Rural Namibians respond to hunting campaigns - Current Conservation
In an article published in Current Conservation, authors Gail C Thomson and Lesle Jansen offer a perspective on the hunting debate – and specifically the controversy around trophy hunting – drawn from a study conducted by the Ministry of Environment, Forestry and Tourism in Namibia.
When preparing their Elephant Management Plan in 2020, the Namibian government sought to capture some of the views from their rural communities on elephants—specifically on how to manage them and what to do about trophy hunting:
“The consultations for this plan therefore included many meetings with communal conservancies: community-based institutions that have been granted conditional ownership rights over wildlife that occur within their jurisdiction (their boundaries are mapped, but not fenced). Between meetings, people from the conservancies were interviewed in small groups using a questionnaire relating to elephant management
“Most of the respondents were part of the daily management (staff members, including field staff) or oversight (committee members) of their communal conservancy. As residents and managers in conservancies, these interviewees have both first-hand experiences of living with wildlife and a detailed understanding about how hunting works in their conservancies. In our experience, when rural Africans are given a chance to speak their truth they are forthright and insightful; the transcripts from these interviews did not disappoint!” Among the many elephant-related questions, interviewees were asked what would happen if elephant hunting were banned entirely and what they would like to say to anti-hunting campaigners if they were given the opportunity. These are some of the replies:”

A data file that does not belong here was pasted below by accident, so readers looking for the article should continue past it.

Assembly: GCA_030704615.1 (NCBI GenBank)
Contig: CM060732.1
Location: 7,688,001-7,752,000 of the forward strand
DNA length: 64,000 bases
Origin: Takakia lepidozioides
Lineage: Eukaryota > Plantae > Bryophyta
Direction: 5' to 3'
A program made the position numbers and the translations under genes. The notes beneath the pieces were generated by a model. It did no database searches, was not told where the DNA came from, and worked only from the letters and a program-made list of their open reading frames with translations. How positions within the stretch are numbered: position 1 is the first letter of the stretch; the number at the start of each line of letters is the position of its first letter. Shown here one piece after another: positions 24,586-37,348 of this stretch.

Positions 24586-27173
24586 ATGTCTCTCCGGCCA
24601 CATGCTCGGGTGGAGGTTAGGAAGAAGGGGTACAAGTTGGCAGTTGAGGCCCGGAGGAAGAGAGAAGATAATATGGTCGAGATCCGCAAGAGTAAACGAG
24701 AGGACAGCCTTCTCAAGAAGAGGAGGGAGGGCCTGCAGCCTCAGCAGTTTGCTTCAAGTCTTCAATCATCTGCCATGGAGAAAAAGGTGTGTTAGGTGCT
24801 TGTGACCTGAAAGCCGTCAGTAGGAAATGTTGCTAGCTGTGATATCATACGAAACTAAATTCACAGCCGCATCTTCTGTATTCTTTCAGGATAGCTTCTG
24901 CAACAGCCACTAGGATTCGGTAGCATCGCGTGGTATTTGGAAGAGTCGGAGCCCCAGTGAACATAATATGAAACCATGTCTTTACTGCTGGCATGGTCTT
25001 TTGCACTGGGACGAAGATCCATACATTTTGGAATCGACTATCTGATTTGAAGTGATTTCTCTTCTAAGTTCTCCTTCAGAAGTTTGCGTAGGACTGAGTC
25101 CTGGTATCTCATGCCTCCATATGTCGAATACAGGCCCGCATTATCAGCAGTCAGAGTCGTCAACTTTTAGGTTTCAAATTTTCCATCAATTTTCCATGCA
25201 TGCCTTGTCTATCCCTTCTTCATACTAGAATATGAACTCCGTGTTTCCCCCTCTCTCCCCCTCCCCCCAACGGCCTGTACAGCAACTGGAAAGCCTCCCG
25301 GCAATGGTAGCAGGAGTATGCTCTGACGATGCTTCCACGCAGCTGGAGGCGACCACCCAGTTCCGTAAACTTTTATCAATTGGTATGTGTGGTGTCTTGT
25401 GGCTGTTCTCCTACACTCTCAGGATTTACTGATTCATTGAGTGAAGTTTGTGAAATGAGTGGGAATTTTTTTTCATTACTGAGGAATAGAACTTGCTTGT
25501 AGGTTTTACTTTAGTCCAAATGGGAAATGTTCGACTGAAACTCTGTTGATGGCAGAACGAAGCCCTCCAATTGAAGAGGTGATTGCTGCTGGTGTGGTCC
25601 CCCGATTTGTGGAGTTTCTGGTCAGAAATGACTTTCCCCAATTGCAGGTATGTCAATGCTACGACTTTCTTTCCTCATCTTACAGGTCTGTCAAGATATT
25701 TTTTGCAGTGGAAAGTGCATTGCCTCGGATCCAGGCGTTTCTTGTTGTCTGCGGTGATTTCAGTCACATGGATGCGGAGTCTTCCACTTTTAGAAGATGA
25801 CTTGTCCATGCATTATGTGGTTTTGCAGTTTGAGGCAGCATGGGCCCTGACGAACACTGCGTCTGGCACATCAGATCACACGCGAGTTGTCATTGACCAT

“Southern Africa is the last great stronghold for savannah elephants, where they are not only surviving, but thriving”, the authors explain. “Yet healthy, growing elephant populations are not easy to live with, as people in parts of Namibia can attest. The global public places great value on this large mammal, yet conserving it comes at substantial cost to local people. The practice of trophy hunting currently plays an important role in reducing that cost and providing at least some reason for African people to bear it. Those wanting to ban elephant hunting need to present suitable alternatives—not theories that sound good to other people who sit in offices far from African reality, but real income-generating options that work for the people who live with elephants.”
Resource Africa supports rural African community efforts to secure their rights to access and use their natural resources in order to sustain their livelihoods. The interviews presented here were used with permission from the Ministry of Environment, Forestry and Tourism in Namibia.
Neither of the two authors or Resource Africa have any financial links to the trophy hunting industry.